# Channel capacity

The channel capacity is part of the information-theoretical description of a transmission channel . It indicates the highest bit rate with which information can be transmitted over a channel without errors .

Claude Shannon and Ralph Hartley showed in the form of the Shannon-Hartley law that the theoretical channel capacity can be approximated by suitable coding .

## definition

General transmission channel

The channel capacity C for a discrete, memory-free channel is the supremum of all symbols which can be transmitted error-free in a period of time . Distinction is made between the information content of the transmitted symbols X and the received symbols Y distinguished. The difference is: ${\ displaystyle \ tau}$

1. due to interferences which affect the symbols on the transmission channel and falsify them,
2. due to the fact that information sent on the transmission channel can be lost.

Mathematically, the entropy function I (), which describes the mutual information ( transinformation ), can be expressed for these two cases as:

${\ displaystyle I (X; Y) = H (X) -H (X | Y) = H (Y) -H (Y | X)}$

The channel capacitance C can be given as the maximum:

${\ displaystyle C = {\ frac {1} {\ tau}} \ max _ {p (X)} I (X; Y)}$

## Types of transmission channels

The channel capacity depends on the type of transmission channel. The following shows the channel capacity for important models of transmission channels.

### Binary symmetrical channel

The binary transmission channel represents a discrete-value transmission channel, so its maximum channel capacity is limited to one bit. The channel can only accept the two symbols (states) which are designated with 0 or 1 . The channel capacity can therefore only be in the interval 0 to 1 with this channel model.

The channel capacity of this binary symmetric channel, also known as Binary Symmetric Channel (BSC), is:

${\ displaystyle C = 1-H (p) = 1 + p \ cdot \ log _ {2} p + (1-p) \ cdot \ log _ {2} (1-p),}$

where H (p) represents the binary entropy function:

${\ displaystyle H (p) = - (p \ cdot \ log _ {2} p + (1-p) \ cdot \ log _ {2} (1-p))}$

and p is the probability of error .

For the extreme values ​​of the error probability of p = 1 or p = 0, the capacity is one and therefore maximum. In the first case, the carry channel represents an inverter . In the case of p = 0, there is an error-free binary transmission channel. For p = 0.5, the channel capacitance is C = 0, i.e. minimal. In this case the BSC becomes an ideal source of noise and no information transfer can take place.

### Binary extinction channel

The binary cancellation channel also represents a discrete-value transmission channel, its channel capacity

${\ displaystyle C = 1-p}$

with the error probability p . The channel capacity is maximum for this channel for p = 0, where no cancellation takes place. It is minimal for p = 1 where all information is deleted and no information transfer is possible.

### AWGN channel

The AWGN channel represents a value-continuous transmission channel which has additive white Gaussian noise (AWGN) as a disturbance variable . Due to the continuous value channel property, there can in principle be an infinite number of symbols, which, however, may no longer be reliably differentiated from one another due to the interference variable. The resulting channel capacitance C of the AWGN channel is according to the Shannon-Hartley law :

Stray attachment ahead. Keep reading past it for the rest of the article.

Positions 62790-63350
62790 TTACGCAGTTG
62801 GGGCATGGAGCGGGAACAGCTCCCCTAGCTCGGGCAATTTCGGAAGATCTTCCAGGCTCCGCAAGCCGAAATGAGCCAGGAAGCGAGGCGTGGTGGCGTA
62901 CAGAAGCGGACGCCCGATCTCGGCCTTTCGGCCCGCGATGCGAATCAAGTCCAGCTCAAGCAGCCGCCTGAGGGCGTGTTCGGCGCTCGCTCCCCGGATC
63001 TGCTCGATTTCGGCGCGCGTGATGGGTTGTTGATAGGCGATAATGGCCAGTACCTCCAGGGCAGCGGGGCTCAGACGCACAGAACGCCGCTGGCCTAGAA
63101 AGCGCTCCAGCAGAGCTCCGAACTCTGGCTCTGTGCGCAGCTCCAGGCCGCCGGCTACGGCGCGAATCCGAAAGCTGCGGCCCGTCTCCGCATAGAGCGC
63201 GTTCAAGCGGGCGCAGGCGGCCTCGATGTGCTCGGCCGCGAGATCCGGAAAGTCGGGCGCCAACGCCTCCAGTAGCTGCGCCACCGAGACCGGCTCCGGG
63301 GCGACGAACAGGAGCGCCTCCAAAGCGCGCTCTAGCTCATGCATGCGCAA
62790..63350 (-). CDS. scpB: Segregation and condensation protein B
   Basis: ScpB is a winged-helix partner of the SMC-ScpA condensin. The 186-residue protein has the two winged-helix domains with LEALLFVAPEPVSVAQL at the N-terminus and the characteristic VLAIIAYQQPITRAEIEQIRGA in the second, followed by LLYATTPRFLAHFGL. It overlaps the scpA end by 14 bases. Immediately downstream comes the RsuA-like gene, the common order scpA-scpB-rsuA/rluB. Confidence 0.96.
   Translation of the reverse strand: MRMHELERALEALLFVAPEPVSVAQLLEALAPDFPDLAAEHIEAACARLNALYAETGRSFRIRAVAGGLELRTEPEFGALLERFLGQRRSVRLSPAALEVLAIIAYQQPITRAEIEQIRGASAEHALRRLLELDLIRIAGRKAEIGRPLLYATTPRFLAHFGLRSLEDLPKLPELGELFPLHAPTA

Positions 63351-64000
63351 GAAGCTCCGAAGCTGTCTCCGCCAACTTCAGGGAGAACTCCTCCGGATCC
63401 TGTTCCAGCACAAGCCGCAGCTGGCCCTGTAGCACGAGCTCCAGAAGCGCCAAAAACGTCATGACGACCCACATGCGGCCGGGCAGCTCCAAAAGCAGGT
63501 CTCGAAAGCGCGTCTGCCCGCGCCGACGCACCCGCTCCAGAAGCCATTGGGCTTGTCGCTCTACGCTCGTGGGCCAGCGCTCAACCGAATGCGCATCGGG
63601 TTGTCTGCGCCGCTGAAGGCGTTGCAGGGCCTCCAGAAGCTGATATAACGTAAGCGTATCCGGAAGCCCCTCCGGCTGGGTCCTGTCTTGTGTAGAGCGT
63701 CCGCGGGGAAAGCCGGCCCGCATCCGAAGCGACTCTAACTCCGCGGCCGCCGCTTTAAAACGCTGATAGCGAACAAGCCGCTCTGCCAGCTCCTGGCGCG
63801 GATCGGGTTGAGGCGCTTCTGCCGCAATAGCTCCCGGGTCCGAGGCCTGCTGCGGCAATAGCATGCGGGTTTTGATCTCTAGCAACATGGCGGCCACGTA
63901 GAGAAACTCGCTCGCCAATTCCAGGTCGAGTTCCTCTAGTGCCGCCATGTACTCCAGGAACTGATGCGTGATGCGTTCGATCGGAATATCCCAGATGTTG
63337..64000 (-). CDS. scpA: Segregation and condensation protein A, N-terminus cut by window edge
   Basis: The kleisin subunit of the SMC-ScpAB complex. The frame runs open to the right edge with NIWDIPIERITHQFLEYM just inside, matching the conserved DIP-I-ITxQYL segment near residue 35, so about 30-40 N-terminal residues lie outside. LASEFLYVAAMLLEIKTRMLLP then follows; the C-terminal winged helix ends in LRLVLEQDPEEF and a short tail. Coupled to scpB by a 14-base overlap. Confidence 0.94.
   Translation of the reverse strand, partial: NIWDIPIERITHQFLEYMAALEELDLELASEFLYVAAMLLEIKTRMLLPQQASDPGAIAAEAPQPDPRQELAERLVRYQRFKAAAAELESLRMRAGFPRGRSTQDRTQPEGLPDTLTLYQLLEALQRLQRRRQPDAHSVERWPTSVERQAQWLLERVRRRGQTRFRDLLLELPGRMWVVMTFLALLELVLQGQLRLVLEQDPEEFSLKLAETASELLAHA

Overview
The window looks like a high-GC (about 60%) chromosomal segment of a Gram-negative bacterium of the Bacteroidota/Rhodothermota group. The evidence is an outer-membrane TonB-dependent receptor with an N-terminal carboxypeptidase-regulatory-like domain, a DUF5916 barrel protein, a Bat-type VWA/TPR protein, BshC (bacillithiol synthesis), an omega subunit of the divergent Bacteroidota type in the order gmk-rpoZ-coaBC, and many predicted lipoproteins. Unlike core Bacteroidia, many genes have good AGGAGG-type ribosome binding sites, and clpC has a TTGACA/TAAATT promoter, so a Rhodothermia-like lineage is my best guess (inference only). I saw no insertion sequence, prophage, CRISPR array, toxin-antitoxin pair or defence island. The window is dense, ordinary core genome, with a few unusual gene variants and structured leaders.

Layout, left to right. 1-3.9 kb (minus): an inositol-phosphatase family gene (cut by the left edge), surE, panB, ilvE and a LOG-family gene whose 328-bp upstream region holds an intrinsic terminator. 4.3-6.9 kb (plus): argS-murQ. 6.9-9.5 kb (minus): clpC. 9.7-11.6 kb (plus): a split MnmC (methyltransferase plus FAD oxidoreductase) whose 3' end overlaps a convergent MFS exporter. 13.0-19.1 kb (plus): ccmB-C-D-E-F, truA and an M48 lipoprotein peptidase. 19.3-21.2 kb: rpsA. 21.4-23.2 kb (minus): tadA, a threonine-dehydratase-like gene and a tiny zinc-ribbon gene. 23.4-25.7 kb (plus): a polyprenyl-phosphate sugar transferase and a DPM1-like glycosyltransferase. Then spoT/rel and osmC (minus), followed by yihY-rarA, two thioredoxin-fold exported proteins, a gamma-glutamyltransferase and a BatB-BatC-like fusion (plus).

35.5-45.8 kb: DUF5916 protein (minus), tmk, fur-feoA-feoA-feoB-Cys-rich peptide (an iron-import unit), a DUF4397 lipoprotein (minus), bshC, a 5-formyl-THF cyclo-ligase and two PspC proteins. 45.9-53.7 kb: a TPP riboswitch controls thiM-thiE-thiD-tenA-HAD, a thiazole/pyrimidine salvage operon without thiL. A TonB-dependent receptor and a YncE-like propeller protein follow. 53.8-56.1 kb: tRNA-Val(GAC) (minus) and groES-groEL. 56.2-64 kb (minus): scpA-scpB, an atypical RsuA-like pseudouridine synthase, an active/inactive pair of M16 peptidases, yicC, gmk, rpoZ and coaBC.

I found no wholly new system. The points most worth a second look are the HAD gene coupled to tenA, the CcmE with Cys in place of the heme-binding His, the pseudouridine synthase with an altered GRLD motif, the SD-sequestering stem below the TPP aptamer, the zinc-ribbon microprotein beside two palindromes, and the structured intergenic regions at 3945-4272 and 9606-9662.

${\ displaystyle C = B \ cdot \ log _ {2} \ left (1 + {\ frac {S} {N}} \ right)}$

B is the bandwidth in Hz and S / N is the signal-to-noise ratio , abbreviated as SNR, between the information to be transmitted and the additive white Gaussian noise occurring on the channel. For maximum channel capacity, it is necessary that the SNR becomes maximum. In the borderline case of a channel with S / N → ∞, an infinitely high channel capacity can also be achieved due to the fact that there is an infinitely large number of symbols.

## Demarcation

In order to achieve the transmission rate, different symbols are transmitted over the channel in chronological order. This time sequence of different symbols results in a symbol rate that depends on the frequency and spectrally occupies a certain bandwidth . The transmission rate R then results from the symbol rate and the value of how many bits of information are transported per symbol. The value of how many bits are transmitted per symbol depends directly on the channel capacity and thus on the respective channel.

## Literature sources

• André Neubauer, Jürgen Freudenberger, Volker Kühn: Coding Theory. Algorithms, Architectures, and Applications . John Wiley & Son, Chichester 2007, ISBN 978-0-470-02861-2 .
• Martin Werner: Information and Coding. Basics and Applications, 2nd edition, Vieweg + Teubner Verlag, Wiesbaden 2008, ISBN 978-3-8348-0232-3 .
• Markus Hufschmid: Information and communication . Basics of information transfer, Vieweg and Teubner, Wiesbaden 2006, ISBN 3-8351-0122-6 .
• Martin Bossert: Channel Coding. 3rd revised edition, Oldenbourg Verlag, Munich 2013, ISBN 978-3-486-72128-7 .
• Martin Werner: communications engineering. An introduction to all courses, 7th edition, Vieweg + Teubner Verlag, Wiesbaden 2010, ISBN 978-3-8348-0905-6 .